Lee Sandlin, |
Wicked River: The Mississippi When It Last Ran Wild
Thieves, con men, drunkards, fools, slave owners, gamblers, vigilantes and murderers fill these entertaining pages about the United States' widest and most famous waterway. Much of it is about the people who worked on the Mississippi River, who were shunned by townsfolk and had to sleep on their boats. Lynching was not uncommon for malefactors who were caught on shore.
Here is a quote from the book about business practices on the river: "The rule in any transaction was that one party was out to cheat the other. People routinely lied and stole with impunity; they took for granted that commerce was indistinguishable from swindling. False weights, ersatz or fraudulent goods, and bait-and-switch sales were the norm."
As dangerous as people were, the Mississippi itself was more threatening. Flooding was constant, and earthquakes could be just as bad. It constantly changed its course and shifted the barriers that lurked a few feet below the water's surface. Falling overboard could be fatal in the strong current. Boats were made of wood, and overcrowded steamboats were firetraps. Epidemics swept through towns.
The wild days did not actually last that long. The first migrations began with the Louisiana Purchase in 1804. In 1882, Samuel Clemens took a steamboat ride after a 20-year absence from the river. He found that all the steamboat companies were bankrupt. By then, the railroads had taken up much of the shipping trade.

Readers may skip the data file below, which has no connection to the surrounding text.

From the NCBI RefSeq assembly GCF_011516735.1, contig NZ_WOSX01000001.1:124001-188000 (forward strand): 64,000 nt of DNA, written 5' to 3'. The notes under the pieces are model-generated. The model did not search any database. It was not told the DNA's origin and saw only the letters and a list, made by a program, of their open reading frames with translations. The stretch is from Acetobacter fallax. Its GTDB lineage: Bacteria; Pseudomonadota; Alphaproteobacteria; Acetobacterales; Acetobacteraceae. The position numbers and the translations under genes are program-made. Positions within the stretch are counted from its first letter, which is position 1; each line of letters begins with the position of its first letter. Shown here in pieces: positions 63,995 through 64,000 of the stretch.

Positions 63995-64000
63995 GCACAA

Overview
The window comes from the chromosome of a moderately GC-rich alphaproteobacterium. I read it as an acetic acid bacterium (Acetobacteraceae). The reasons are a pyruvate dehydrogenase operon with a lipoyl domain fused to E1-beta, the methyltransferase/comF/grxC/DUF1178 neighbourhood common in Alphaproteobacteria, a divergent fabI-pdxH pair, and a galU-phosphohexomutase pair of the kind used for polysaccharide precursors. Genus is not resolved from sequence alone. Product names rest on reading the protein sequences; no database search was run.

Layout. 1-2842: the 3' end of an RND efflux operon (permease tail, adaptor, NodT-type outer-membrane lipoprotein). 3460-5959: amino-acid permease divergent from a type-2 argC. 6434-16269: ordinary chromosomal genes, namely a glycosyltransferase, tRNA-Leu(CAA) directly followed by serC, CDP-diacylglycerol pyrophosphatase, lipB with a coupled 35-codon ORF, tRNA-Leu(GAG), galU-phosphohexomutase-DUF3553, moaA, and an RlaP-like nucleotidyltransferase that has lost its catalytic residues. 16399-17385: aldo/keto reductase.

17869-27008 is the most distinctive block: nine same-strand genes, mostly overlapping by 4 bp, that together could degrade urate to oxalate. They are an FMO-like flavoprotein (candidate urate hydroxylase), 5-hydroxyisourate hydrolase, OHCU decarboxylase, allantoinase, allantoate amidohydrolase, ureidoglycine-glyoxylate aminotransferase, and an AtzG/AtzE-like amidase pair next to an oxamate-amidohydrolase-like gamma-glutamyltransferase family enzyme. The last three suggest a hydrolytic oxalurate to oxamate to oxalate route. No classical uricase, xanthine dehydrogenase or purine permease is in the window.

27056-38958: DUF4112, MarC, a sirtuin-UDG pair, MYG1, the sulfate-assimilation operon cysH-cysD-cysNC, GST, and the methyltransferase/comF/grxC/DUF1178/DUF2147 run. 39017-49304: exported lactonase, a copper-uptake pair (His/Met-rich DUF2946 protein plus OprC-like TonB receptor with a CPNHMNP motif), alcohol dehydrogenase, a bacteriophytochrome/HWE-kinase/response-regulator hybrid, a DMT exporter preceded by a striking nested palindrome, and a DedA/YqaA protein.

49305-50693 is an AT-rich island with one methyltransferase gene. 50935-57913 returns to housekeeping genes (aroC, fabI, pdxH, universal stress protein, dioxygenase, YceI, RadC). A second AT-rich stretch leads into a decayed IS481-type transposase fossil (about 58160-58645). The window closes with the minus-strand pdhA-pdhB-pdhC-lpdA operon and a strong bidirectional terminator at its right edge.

But there are a lot of stories from the time in between, and Lee Sandlin is a terrific storyteller. There are duels, fears of a slave revolt that never happened except in a fake memoir, revival meetings that get out of hand, riverboat pirates, the rise of New Orleans, the Civil War battle of Vicksburg and a lot more.
This book is only about 250 pages long, but it seems a lot longer. Not because it is boring, but because there is so much happening in its pages. It is wickedly entertaining.
book review by
16 April 2011
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